1. Precedence (The Art of Controlling the Eye)
Good Web design, perhaps even more than other type of design, is all about information. One of the main tools in your arsenal to do this is precedence. When navigating a good design, the user should be led around the screen by the designer. I call this precedence, and itâEUR(TM)s about how much visual weight different parts of your design have.
A simple example of precedence is that in most sites, the first thing you see is the logo. This is often because itâEUR(TM)s large and set at what has been shown in studies to be the first place people look (the top left). This is a good thing since you probably want a user to immediately know what site it is they are viewing.
But precedence should go much further. You should direct the userâEUR(TM)s eyes through a sequence of steps. For example, you might want your user to go from logo/brand to a primary positioning statement, next to a punchy image (to give the site personality), then to the main body text, with navigation and a sidebar taking a secondary position in the sequence.
What your user should be looking at is up to you, the Web designer, to figure out.
When I first started designing, I wanted to fill every available space up with stuff. I thought empty space seemed wasteful. However, I found the opposite is true.
One of the most frustrating experiences you can have on any Website is being unable to figure out where to go or where you are. IâEUR(TM)d like to think that for most Web designers, navigation is a concept weâEUR(TM)ve managed to master, however, there is always one that proves me wrong. There are two aspects of navigation to keep in mind:
4. Design to Build
Life has gotten a lot easier since Web designers transitioned to CSS layouts, but even now itâEUR(TM)s still important to think about how you are going to build a site when youâEUR(TM)re still in Photoshop. Consider things like:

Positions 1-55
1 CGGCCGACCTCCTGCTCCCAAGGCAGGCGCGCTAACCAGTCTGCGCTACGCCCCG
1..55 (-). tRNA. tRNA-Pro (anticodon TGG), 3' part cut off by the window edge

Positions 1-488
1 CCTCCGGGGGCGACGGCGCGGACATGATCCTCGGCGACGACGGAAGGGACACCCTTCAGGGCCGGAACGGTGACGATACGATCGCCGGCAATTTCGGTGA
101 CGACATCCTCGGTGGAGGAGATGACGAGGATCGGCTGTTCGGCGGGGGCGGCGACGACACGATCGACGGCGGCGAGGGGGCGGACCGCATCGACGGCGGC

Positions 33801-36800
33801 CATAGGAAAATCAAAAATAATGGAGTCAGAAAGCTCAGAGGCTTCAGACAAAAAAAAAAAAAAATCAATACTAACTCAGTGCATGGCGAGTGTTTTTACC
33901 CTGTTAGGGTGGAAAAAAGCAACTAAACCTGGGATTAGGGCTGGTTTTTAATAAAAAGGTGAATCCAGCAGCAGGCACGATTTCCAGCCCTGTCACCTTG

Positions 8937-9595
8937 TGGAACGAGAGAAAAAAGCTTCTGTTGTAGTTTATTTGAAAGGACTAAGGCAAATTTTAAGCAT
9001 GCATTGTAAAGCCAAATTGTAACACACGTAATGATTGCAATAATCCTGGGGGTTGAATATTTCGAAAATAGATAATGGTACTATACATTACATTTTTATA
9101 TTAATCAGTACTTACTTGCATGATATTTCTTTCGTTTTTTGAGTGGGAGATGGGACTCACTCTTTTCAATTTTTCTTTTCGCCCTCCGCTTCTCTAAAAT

Can it actually be done?
Text is the most common element of design, so itâEUR(TM)s not surprising that a lot of thought has gone into it. ItâEUR(TM)s important to consider things like:
Font Choices: Different types of fonts say different things about a design. Some look modern, some look retro. Make sure you are using the right tool for the job.
Web design isnâEUR(TM)t just about pretty pictures. With so much information and interaction to be effected on a Web site, itâEUR(TM)s important that you, the designer, provide for it all. That means making your Web site design usable.
Keeping things lined up is as important in Web design as it is in print design. ThatâEUR(TM)s not to say that everything should be in a straight line, but rather that you should go through and tries to keep things consistently placed on a page. Aligning makes your design more ordered and digestible, as well as making it seems more polished.
8. Clarity (Sharpness)
Keeping your design crisp and sharp is super important in Web design. And when it comes to clarity, itâEUR(TM)s all about the pixels.
Consistency means making everything match. Heading sizes, font choices, coloring, button styles, spacing, design elements, illustration styles, photo choices, etc. Everything should be themed to make your design coherent between pages and on the same page.